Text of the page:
Writing Challenges

Sometimes writing a particular story gives us challenges. What am I saying? In every story I’ve ever written, I’ve faced one challenge or another on the way to completion. This is a good thing. With each challenge, I learn something in getting over the hurdle. Writing No Boundaries has been no exception… in fact, I think I have faced my biggest challenges with this book. During the writing of No Boundaries I had a lot going on in my personal life which made the book difficult to write because my focus was lacking. I felt like I was trying to build a house, and the tool for digging the foundation was a little plastic bucket. And it was raining, so with every bucketful of dirt I pulled out, more slid into the hole with the rain. Each thought, each paragraph, each word, felt like the bucket stuck in the mud, making the slurping sound as I finally pulled it free.

The odd thing is that prior to writing No Boundaries I had more of an idea of what I wanted the book to be when it grew up than any other I’ve written. I had a more detailed outline. I knew the majority of the characters, there were fewer surprises for me to deal with along the way. It should have made the book easier to write, but it didn’t. Or maybe it did, but I don’t realize how bad things would have been with something else. I’m still struggling with this book, but this time from a different persepctive. Although there are days when I feel like I will NEVER get the editing completed, I know I ultimately will finish this and get it on the shelf.

Now my digging has taken on a different aspect. Before I was frantically trying to dredge up what I could so I didn’t drown in the hole (or get buried alive or any other such drastic thing). Now, I’m still digging through this story… but it is to find the pearls I know are there. At one point through the process of writing No Boundaries I contemplated stopping, calling it quits with this series and announcing that I had been beaten (okay – maybe it was more than once). What stopped me was the story itself. It has value; there is good in there; I just have to clean the mud off. Does this mean because of all the difficulty I had in writing this book that it will not be as good? Absolutely Not!!! This book has a lot that I love, and I can’t imagine Katie’s life without these events. It just means I need to take the extra time to slog through the mud and dig out the pearls.

What are your writing challenges?

6 Comments on “Writing Challenges”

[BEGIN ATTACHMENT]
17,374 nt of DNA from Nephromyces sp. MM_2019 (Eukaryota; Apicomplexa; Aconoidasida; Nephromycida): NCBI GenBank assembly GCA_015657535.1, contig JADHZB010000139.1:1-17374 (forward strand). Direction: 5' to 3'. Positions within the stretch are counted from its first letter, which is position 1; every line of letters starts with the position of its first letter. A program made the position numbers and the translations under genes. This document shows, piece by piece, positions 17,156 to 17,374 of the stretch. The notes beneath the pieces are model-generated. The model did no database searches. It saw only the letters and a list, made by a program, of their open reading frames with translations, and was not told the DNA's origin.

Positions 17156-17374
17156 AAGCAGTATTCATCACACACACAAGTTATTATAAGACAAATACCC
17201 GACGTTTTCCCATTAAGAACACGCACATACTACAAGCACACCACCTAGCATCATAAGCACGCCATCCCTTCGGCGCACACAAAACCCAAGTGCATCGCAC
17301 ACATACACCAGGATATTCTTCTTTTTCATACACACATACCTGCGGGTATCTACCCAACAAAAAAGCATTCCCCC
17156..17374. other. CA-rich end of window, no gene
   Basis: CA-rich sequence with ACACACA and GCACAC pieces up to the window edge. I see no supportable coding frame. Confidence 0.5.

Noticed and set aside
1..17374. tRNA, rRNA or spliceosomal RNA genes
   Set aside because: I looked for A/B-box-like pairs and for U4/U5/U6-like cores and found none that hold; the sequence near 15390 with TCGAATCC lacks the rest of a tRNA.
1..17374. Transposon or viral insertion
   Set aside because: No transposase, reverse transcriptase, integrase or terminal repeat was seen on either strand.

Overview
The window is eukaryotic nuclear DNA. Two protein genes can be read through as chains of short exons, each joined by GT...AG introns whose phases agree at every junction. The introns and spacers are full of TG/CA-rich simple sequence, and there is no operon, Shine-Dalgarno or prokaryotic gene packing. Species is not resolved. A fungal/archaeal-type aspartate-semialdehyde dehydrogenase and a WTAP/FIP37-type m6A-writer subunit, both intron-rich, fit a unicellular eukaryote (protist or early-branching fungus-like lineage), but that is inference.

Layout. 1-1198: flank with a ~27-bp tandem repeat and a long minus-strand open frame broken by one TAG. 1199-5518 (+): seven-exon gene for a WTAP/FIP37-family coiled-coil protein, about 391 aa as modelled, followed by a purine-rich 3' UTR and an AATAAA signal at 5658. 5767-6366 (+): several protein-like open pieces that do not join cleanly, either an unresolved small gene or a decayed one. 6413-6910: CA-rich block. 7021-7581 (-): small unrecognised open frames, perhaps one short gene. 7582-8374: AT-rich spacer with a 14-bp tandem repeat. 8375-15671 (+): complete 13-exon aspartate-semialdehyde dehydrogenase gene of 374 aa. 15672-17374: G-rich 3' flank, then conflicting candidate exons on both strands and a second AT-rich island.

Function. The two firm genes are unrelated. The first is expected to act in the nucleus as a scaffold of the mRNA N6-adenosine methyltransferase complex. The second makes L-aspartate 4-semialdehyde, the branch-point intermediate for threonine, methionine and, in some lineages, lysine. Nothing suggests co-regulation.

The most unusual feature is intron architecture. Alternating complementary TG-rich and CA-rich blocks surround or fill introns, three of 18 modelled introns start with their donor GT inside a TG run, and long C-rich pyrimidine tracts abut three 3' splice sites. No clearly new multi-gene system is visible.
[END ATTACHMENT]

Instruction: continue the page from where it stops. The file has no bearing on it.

1. I’ve found my most difficult drafts come from comprehensive planning. For me though, it’s because I’m trying to keep the story in a particular box, rather than letting it grow organically. I’m a pantser at heart, I guess.

    With every single draft though, the end is by far the worst part. As soon as I know how it ends, I’m tired of it. Bored with it. I want to set it aside and move on to the next book. Very annoying as it means my first endings always suck, and need a good deal of revisions. I’m not all that fond of that…but maybe I’ll figure out how to beat it eventually. Either way, as you say, it’ll get done.

    Good luck digging out your pearls – they’ll be all the more beautiful for the mud bath, I’m sure. 🙂

    1. Thanks so much for your comments. I’m usually an in-betweener. I plan things, but pants through sections because once I start I put my outline to the side and don’t look at it again until I’m finished. (and the outlines are loose to start with). This time, I had a more firm outline, I still didn’t look at it after starting, just stuck to it closer than with any other book so far.

  2. Girl – you weren’t kidding. Great minds and all of that because I’m going through the exact.same.thing. The image of filtering through the sand looking for the pearls is perfect because that’s what this heavy editing process is starting to feel like to me.

    I still believe the story is worth telling but my first round didn’t capture the essence of the story, the characters or the world around them. My first draft is messy, convoluted and confusing in places. The writing is not great, decent at best with glimmers of ‘good’ here and there. At one point I considered scrapping the entire thing and starting over but I had the gut feeling that that would be like ‘tossing the baby with the bathwater’.

    Like your MS mine is filled with gems that need to be sifted from the layers of dirt and put in their rightful place. Sigh. It’s awful hard work to dig around in the mud like this but at the end of the day our stories and characters will be stronger for our efforts – and so will we!

    1. I thought of you as I wrote the post, because I know you’ve been struggling. And I thought it might help to share so you’d know you aren’t the only one fighting the good fight to unearth those pearls. I’m nearly there with my process, but it is taking an approach that I’ve never done before to get me there. We learn all the time and each book is very different with the lessons it serves. 🙂

  3. My writing challenges vary depending on the day. And my mood. And how much coffee I’ve had. I think my most consistent struggle has been letting the thoughts pour out in the first draft. I spend a lot of time paying attention to details that can so easily be fixed later. I know that it will be easier to fix something after being away from it, but I still drive myself crazy. Everything in my first draft has to meet a certain standard before I’ll move forward. Consequently, I spend too much time staring at the screen.

    1. I have had those days of staring at the screen myself. Several of them on this book in fact. Hang in there – you will get through it. I’m living proof. 😉

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